Moles are small coloured spots on the skin made up of cells called melanocytes, which produce the colour (pigment) in your skin.
The scientific name for moles is melanocytic naevi.
Moles are often a brownish colour, although some may be darker or skin-coloured. They can be flat or raised, smooth or rough, and some have hair growing from them. Moles are usually circular or oval with a smooth edge.
Moles can change in number and appearance. Some fade away over time, often without you realising. They also sometimes respond to hormonal changes, for example during:
- pregnancy – when they may get slightly darker
- teenage years – when they increase in number
- older age – when they may disappear from 40 to 50 years of age onwards
Types of moles
There are many different types of moles, the most common are:
- junctional melanocytic naevi – these are usually brown, round and flat
- dermal melanocytic naevi – these are usually raised, pale and sometimes hairy
- compound melanocytic naevi – these are usually raised above the skin, light brown and sometimes hairy
Rarer types of moles include:
- halo naevi – moles surrounded by a white ring where the skin has lost its colour
- dysplastic or atypical naevi (also known as Clark naevi) – unusual looking and slightly larger moles that can be a range of colours and either flat or bumpy
- blue naevi – dark blue moles
When and why do moles develop?
Some moles are present at birth, although most develop during the first 30 years of life. People with fair skin often have more moles than people with darker skin.
You are more likely to develop lots of moles, or a certain type of mole, if they are common in your family.
Where you were brought up may also make a difference – for example, if you have spent a lot of time in the sun, you may have a lot of small moles.
Most moles are completely harmless. However, they may be unsightly and affect your confidence. Moles can also be a nuisance, for example if they regularly catch on your clothing or you cut them while shaving. These moles can be surgically treated, although it can be expensive.
You will usually have to pay for cosmetic mole treatment and it is often carried out at a private clinic. Ask your GP for advice about where to get treatment.
If you are having a mole removed because it is a nuisance, your surgeon may just shave the mole off so that it is level with your skin. This is known as a shave excision. The wound may then be closed with heat during a process called cauterisation.
Checking your skin
You should check your skin every few months for any new moles that develop (particularly after your teenage years, when new moles become less common) or any changes to existing moles. A mole can change in weeks or months.
Things to look for include:
- moles with uneven colouring – most moles only have one or two colours, but melanomas have lots of different shades
- moles with an uneven or ragged edge – moles are usually circular or oval with a smooth border
- bleeding, itching, red, inflamed (swollen) or crusty moles
- moles that get a lot bigger – most moles are no bigger than the width of a pencil
A helpful way to remember what to look for is to use the ABCDE method.
- A – asymmetry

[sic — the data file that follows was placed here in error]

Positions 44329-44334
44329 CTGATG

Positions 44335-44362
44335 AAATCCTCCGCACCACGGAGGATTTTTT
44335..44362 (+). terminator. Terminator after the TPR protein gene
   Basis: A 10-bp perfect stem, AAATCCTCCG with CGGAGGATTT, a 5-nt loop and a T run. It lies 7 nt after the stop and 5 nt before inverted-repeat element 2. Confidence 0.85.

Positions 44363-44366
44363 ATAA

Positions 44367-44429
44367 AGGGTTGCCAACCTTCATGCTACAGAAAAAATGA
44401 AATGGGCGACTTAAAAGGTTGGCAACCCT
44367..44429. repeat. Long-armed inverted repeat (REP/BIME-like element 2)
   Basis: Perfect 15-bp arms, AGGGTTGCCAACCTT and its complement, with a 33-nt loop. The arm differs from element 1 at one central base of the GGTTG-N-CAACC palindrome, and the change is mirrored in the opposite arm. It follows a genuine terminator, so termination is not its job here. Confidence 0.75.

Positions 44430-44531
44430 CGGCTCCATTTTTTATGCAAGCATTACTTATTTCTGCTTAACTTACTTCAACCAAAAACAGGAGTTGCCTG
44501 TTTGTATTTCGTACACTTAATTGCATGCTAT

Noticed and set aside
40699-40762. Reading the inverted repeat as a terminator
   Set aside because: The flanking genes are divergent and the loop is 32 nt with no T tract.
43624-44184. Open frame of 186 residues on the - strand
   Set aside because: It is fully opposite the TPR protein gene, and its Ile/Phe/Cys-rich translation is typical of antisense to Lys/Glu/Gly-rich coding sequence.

- B – border irregularity
- C – colour change
- D – diameter
- E – elevated (raised) or enlarged
Moles like this can occur anywhere on your body, but most happen on the back, legs, arms and face.
If you notice any changes to your moles or are worried about them, see your GP. Changes to a mole may be an early indication of a type of skin cancer called melanoma.
While most moles are benign (non-cancerous), in rare cases they can develop into melanoma. Melanoma is a serious and aggressive form of skin cancer.
Melanomas usually appear as a dark, fast-growing spot where there was not one before, or a pre-existing mole that changes size, shape or colour and bleeds, itches or reddens.
The main treatment for melanoma is surgery, although your treatment will depend on your circumstances. If melanoma is diagnosed and treated at an early stage then surgery is usually successful, although you may need follow-up care to prevent melanoma recurring.
Read more about treating melanoma.
Preventing cancerous moles
If you have a lot of moles, it’s important to take extra care in the sun. Although it’s not always possible to prevent melanoma, avoiding overexposure to UV light can reduce your chances of developing it.
You can help protect yourself from sun damage if you:
- stay in the shade when the sun is at its strongest (between 11am and 3pm)
- cover up with clothes, a wide-brimmed hat and sunglasses
- use a high-factor sunscreen (minimum SPF15) and reapply it regularly, particularly after swimming
- avoid using sunlamps or sunbeds because they give out UV rays
Want to know more?
Seborrhoeic keratoses look like raised warts. They can be skin-coloured, black, dirty-yellowish or a grey-brown colour. They most often develop on the chest and tummy and are common in older people.
Freckles are small, flat brown marks that often appear on the face or areas exposed to the sun. They are caused by an increased amount of melanin, the pigment that gives your skin colour.
Sun spots (solar lentigines) are brown marks on the skin, especially the face and arms, which can develop on people who spend a considerable amount of time in the sun. These tend to appear later in life.
Page last reviewed: 10/10/2014
Next review due: 30/09/2017